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Emergency services operator repeatedly misgenders activist and assumes all trans women are sex workers in horrific call

Lily Wakefield April 10, 2020
Emergency services operator assumes all trans women are sex workers

Marni Panas waited a year to file the complaint because she hoped the police service would "do the right thing". (Marni Panas/ Twitter)

An activist who called emergency services has taken legal action against a police department after the 911 operator repeatedly misgendered her and assumed that all trans women are sex workers.

Marni Panas, from Edmonton, Canada, is a well-known local LGBT+ activist, and she filed a complaint with the Alberta Human Rights Commission on Tuesday, April 7.

According to the Edmonton Journal, the complaint is in relation to two 911 calls Panas made on April 11, 2019.

She and her friend, both trans women, have a “safety check” system between them when going on dates because of the high rate of violence against trans women.

On that day, her friend was going on a date and told Panas that if she hadn’t texted by 8.30pm to assume that she was in trouble and needed help.

That time came and went, as Panas frantically tried to contact her friend. Having heard nothing by 9.15pm, she called emergency services.

She said that during the first call, the 911 operator repeatedly called her “sir”, even after being corrected.

Later, still having not heard from her friend, she called again. This time, she explained to the operator that her friend was a trans woman, hoping that they would understand how much danger she could be in.

Unfortunately, this was not the case. She was “horrified” when the operator said: “Well they shouldn’t be in that profession now, should they?”

The person on the end of the phone continued: “They’re meeting with a client for something, maybe they shouldn’t be meeting with these people is what I’m saying.” The operator also suggested that Panas’ friend “met somebody online, as an escort or something”.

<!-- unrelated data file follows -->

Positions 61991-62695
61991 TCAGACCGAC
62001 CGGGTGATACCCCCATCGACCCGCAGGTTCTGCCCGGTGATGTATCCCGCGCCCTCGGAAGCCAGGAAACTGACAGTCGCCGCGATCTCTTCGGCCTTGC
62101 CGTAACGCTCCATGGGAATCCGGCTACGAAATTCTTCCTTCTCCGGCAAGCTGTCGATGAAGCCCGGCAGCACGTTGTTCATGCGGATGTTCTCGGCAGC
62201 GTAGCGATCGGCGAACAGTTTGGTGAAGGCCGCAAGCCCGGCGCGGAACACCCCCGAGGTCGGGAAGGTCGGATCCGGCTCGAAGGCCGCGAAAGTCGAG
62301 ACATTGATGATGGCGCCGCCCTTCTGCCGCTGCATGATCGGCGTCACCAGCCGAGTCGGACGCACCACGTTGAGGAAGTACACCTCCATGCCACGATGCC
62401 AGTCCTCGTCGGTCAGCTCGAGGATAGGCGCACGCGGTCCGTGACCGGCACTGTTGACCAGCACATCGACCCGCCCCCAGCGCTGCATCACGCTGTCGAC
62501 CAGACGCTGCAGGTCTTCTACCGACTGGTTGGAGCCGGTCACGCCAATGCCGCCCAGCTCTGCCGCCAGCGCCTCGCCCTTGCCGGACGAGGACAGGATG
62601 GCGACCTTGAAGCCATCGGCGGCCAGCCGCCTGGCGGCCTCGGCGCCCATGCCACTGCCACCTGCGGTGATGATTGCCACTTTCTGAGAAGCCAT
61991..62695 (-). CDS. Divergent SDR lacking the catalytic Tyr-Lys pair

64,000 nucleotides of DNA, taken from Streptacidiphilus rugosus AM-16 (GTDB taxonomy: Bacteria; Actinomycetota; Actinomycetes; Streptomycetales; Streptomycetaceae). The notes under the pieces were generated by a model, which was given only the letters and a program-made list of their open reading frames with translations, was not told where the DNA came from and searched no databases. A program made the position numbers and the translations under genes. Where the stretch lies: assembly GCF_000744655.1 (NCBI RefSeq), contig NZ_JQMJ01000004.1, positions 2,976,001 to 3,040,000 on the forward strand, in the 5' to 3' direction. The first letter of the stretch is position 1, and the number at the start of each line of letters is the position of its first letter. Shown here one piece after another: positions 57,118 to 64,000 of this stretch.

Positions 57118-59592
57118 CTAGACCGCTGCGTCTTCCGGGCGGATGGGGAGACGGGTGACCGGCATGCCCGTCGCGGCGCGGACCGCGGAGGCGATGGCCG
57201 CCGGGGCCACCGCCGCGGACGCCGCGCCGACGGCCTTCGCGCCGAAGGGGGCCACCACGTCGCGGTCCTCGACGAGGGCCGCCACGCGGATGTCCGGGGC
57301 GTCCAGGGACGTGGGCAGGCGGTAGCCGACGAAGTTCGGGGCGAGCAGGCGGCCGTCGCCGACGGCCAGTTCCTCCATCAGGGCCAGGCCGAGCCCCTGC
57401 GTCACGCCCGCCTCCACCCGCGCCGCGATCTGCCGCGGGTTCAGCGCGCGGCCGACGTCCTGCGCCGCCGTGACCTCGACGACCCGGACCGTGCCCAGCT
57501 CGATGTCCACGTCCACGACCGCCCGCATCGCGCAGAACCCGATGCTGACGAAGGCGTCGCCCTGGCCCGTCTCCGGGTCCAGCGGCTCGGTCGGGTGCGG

Panas explained in her complaint: “The assumption that because my friend is transgender and on a date that she was a sex worker (which she is not) made me feel that we are not valued and that my friend deserved it.”

Luckily, her friend was OK, but she said that’s not the point: “I’m going to be fine, my friend is fine. It’s not about me at this point. It is about the greater community that I know is experiencing this on a regular basis.”

She recently wrote on Facebook, explaining that the reason she had waited a year to file the complaint was because she was hoping the police service would “do the right thing”.

“This hasn’t been easy,” she wrote. “I gave the Edmonton Police Service every opportunity to do the right thing here this past year, but the very institution we should count on for protection left me feeling if I’m ever in need of help in the future, I don’t know if I will call the police, and that scares the hell out of me.

“All I’ve asked for is that whatever training they provide was informed by trans and non-binary people, that it specifically addresses the behaviours I experienced and for evidence that they are working to ensure that no one with these clear biases against trans people and sex workers are ever in a position of power to make life and death decisions about someone else.

“They didn’t. Not even close. And so I took this difficult step.”

There has been no hearing date set, and Edmonton police spokeswoman Cheryl Voordenhout told the Edmonton Journal : “While I cannot discuss the specific action taken with the employee in question, what I can tell you is that the internal investigation revealed that the employee did not meet EPS Police Communications Branch standards, and was dealt with accordingly and in line with EPS policies and procedures governing civilian employees.”

 

 

More: 911 operator, Emergency services, human rights, sex workers, trans women

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